Mutant 90210 – A four-page behind-the-scenes look at the made-for-TV Generation X movie. This had some neat coverage that was conceptually what I wanted from the previous article. Everyone involved was excited about the production and there was an expectation for sequels or a TV series to follow and expand the universe. Too bad it wasn’t that great.Continued below
When Titans Tussle – Five pages of “who would win” dream fights featuring characters from various publishers. Fan wankery at its finest.
Krash Course – Greg Capullo’s How-To column for artists. This one continues the theme from last issue looking at non-standard panel layouts. Informative and interesting, even if you have no intention of trying to draw.
Manga Scene – An inside look at the 1995 film Ghost in the Shell. I’ve never seen this animated feature, but reading the article reminded me that I’ve always wanted to.
Trailer Park – Hollywood and TV news. Some potential casting decisions lead to really neat cases of “what could have been”. Patrick Stewart was a front runner to play an Animated Series-esque Mr Freeze in Batman and Robin before director Joel Schumacher saw Kelly Jones’ re-imagined version of the character in the “Underworld Unleashed” storyline that gave us Arnold Schwarzenegger. Meanwhile, Chris O’Donnell was set to play Agent J in Men in Black alongside Tommy Lee Jones, but he bowed out after the success of Batman Forever to avoid being seen as a perpetual sidekick.
The top five picks for the month were led by “X-Men” #50, a lead-in to the upcoming Onslaught saga. Writer Scott Lobdell said it would introduce Post, a villain he promised would become the X-Men’s Galactus. The first issue of the Alan Moore-penned “Spawn / Wildcats” miniseries, the beautifully covered “Batman: Shadow of the Bat” #48, the final issue of “Sandman”, and the zero issue of “Ash” rounded out the rest. Of the five, I think “Sandman” was the only one with any real staying power, but I bet there are fans out there who have fond memories about the X-Men and Batman picks. I’m not sure the other two were anything more than flashes in the pan.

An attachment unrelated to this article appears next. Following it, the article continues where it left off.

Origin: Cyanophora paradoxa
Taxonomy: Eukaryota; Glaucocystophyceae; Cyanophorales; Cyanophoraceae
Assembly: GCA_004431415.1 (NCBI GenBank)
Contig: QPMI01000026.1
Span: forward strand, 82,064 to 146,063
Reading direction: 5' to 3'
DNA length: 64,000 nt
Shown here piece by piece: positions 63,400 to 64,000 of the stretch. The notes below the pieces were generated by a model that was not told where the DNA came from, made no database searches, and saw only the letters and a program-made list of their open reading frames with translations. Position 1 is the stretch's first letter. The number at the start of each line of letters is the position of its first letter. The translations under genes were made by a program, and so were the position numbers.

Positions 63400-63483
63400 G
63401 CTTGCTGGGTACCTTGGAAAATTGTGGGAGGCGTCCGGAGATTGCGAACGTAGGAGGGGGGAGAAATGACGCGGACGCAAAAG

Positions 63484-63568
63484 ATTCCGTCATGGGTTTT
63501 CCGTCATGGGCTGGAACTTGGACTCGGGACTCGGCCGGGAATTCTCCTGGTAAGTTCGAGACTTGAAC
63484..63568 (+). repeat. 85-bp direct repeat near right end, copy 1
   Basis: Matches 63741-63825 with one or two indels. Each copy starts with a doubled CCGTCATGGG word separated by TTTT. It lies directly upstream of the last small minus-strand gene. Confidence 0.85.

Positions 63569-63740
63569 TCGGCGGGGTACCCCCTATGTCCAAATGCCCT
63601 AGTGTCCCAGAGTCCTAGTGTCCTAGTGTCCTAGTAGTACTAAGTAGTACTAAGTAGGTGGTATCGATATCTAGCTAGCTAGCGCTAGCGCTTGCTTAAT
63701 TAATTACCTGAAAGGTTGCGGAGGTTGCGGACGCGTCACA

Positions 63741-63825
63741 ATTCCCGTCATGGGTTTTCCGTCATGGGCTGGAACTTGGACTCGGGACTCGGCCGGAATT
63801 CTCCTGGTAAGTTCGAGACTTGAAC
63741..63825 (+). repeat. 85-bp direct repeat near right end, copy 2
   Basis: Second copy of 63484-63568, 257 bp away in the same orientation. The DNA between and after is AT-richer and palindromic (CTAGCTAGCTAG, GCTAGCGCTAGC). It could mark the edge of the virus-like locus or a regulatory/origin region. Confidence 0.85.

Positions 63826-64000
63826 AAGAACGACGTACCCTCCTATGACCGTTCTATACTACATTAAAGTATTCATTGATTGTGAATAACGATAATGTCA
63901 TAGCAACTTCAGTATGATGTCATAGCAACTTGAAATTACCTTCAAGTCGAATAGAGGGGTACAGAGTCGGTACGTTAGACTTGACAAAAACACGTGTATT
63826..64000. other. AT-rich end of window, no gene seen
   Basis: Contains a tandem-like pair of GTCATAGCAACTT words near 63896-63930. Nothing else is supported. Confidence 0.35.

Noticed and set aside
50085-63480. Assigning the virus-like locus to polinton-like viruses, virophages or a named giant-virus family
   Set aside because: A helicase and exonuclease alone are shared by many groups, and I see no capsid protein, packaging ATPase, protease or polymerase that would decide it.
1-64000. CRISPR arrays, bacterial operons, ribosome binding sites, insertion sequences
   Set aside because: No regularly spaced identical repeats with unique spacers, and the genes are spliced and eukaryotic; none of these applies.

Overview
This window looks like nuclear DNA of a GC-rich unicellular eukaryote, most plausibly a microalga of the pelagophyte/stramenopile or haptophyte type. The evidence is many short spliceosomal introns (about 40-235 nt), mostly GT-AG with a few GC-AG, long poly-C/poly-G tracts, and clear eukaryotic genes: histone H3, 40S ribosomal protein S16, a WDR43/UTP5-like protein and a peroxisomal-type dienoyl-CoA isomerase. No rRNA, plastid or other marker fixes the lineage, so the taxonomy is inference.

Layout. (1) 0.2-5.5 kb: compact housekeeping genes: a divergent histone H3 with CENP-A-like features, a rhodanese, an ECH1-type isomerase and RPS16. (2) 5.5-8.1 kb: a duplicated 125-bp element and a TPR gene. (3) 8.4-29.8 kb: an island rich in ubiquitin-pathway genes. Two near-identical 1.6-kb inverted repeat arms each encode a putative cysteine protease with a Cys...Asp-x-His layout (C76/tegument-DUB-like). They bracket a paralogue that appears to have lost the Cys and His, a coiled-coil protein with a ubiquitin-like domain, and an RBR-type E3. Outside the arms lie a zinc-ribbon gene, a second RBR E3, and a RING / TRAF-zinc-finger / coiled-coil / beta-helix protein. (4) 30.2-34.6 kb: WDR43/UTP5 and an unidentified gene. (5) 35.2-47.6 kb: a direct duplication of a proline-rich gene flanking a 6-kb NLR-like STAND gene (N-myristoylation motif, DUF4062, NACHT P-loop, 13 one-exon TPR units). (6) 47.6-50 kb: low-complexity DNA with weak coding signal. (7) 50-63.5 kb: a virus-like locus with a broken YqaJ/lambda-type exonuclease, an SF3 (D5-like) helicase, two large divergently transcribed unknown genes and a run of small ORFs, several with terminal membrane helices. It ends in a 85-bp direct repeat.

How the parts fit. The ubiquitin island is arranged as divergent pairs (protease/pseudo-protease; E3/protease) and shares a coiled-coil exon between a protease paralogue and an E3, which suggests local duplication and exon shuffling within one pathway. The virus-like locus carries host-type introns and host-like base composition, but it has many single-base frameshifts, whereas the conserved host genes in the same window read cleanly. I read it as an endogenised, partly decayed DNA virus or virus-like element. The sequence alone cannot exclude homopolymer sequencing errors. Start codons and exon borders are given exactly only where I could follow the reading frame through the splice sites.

“X-Files” was still popular, and the “Marvel vs DC” mini was successful as expected. The Black September event from Malibu raised interest in the Ultraverse at the time, but the entire line would be dead by the end of the year. Peter Parker being replaced by Ben Reilly went over poorly and retailers reported zero interest in any of the titles starring him, which was blamed on confusion among readers about what was going on.
In addition the standard price guides for comics, toys, and trading cards, this month included an experimental price guide for autographs. It came with several caveats, but the basic idea was that the dollar amount next to a creator’s name represented the premium a signature would add to a comic’s regular value. Most were between one and three dollars, but a few artists could raise the price by triple digits: Steve Ditko (+$100), Bill Everett (+$150), and Joe Shuster(+$200). I don’t know about the dollar amounts, but those are pretty good choices for the top contenders. The most valuable writer’s signature was Jerry Siegel at $20, followed by Stan Lee and William Shatner at $10.
Bart Sears Profile
In this era of “Wizard”, each issue ended with a profile of an industry personality. They had one column of prose biography material and one column of answers to a regular set of questions. This month spotlighted Bart Sears, and his answer to “Favorite work of your own” was “I don’t have one. I generally hate everything I do.” That brings this column full circle, and seems like a great place to stop.